Youthful Drinking Jumpstarts Later Alcohol Abuse
A recent study preformed by the United States Marine Corps found an unhealthy trend among recruits that began drinking as children or young teenagers. The recruits studied were all between the ages of 18-20 and were found to be much more likely to become “risky drinkers” if they had begun drinking as children or young teenagers. The following is an excerpt of the article:
A study here identified 6,128 (14.8%) of 41,482 male recruits as risky drinkers, and those who had begun drinking at age 13 or younger were 5.5 times more likely to hit the bottle hard.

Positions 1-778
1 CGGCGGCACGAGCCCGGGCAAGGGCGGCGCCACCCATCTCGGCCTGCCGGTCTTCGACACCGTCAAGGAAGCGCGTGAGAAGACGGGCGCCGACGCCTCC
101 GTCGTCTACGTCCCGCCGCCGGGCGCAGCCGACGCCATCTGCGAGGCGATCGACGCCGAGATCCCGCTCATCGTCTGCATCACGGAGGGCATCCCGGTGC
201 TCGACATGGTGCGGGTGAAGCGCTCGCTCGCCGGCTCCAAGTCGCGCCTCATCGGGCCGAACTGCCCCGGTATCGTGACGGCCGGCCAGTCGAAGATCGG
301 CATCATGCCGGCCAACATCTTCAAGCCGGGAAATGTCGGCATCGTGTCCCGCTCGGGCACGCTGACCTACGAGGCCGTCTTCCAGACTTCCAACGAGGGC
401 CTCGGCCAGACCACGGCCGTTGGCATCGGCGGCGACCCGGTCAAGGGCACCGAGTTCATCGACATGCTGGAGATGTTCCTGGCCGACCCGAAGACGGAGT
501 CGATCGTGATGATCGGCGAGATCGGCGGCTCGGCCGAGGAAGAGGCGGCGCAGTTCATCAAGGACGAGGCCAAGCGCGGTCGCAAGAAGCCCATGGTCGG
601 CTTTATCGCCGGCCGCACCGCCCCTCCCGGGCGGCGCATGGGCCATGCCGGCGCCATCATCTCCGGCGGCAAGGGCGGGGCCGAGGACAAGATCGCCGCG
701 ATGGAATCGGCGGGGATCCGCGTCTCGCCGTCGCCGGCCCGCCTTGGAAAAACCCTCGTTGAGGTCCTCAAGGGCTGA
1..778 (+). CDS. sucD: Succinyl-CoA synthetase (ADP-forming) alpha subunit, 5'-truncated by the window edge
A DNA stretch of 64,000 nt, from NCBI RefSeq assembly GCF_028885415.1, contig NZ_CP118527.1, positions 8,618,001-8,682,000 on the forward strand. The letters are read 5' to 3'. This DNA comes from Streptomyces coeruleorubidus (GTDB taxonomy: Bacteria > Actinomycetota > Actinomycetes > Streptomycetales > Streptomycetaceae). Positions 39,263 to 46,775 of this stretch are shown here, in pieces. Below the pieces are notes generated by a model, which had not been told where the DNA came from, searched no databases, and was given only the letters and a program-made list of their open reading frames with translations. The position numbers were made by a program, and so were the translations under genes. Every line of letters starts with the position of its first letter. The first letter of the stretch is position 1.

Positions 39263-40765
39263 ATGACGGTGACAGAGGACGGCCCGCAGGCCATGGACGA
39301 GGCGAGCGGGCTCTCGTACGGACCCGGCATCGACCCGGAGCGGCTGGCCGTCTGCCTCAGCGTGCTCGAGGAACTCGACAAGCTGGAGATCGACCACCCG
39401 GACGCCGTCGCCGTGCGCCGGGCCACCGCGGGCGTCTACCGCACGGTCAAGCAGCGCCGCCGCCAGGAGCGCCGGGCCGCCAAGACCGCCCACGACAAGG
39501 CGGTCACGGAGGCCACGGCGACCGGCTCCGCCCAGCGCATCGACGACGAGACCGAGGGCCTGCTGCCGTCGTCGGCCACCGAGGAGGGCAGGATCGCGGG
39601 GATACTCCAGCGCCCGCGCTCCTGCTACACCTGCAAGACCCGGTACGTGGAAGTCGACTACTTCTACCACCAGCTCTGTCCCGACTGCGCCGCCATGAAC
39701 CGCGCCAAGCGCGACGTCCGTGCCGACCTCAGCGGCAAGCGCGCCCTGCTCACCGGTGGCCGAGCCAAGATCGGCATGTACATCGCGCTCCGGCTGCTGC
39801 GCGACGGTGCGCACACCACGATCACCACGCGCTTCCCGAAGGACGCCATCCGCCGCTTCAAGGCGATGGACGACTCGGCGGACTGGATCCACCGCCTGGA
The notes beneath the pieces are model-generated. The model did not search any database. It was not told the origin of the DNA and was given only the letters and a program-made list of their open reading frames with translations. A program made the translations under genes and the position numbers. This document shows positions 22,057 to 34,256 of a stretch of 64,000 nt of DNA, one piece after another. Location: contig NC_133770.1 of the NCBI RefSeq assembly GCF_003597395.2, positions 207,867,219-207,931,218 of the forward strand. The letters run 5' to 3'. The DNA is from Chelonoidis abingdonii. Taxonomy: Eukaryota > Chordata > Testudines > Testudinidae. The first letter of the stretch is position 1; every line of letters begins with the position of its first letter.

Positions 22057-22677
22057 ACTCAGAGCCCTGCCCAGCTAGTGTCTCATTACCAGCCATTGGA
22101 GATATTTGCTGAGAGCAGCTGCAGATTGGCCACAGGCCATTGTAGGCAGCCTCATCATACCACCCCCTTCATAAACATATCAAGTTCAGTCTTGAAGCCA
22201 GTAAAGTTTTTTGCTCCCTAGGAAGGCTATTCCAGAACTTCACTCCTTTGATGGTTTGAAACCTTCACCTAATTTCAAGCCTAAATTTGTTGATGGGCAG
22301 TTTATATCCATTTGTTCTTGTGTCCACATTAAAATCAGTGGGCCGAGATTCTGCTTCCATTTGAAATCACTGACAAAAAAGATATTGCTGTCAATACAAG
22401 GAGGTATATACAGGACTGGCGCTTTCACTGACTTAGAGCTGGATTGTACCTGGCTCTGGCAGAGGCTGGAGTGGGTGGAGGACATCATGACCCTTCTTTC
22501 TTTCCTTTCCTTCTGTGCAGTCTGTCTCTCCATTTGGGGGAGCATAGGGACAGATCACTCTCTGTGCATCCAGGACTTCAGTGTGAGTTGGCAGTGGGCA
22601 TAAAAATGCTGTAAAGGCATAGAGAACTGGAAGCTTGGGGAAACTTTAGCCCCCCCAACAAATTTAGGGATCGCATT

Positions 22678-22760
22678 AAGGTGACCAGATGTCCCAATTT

So reported Margaret Ryan, M.D., M.PH, of the Naval Health Research Center, and colleagues, in the December issue of the Archives of Pediatrics and Adolescent Medicine.
Compared with 35,354 (45.1%) non-risky underage drinkers or 16,661 (40.2%) non-drinkers, risky drinkers were more likely to be smokers, to come from a rural or small hometown, to have endured childhood sexual or emotional abuse, or to have experienced household alcohol abuse or mental illness, the investigators found.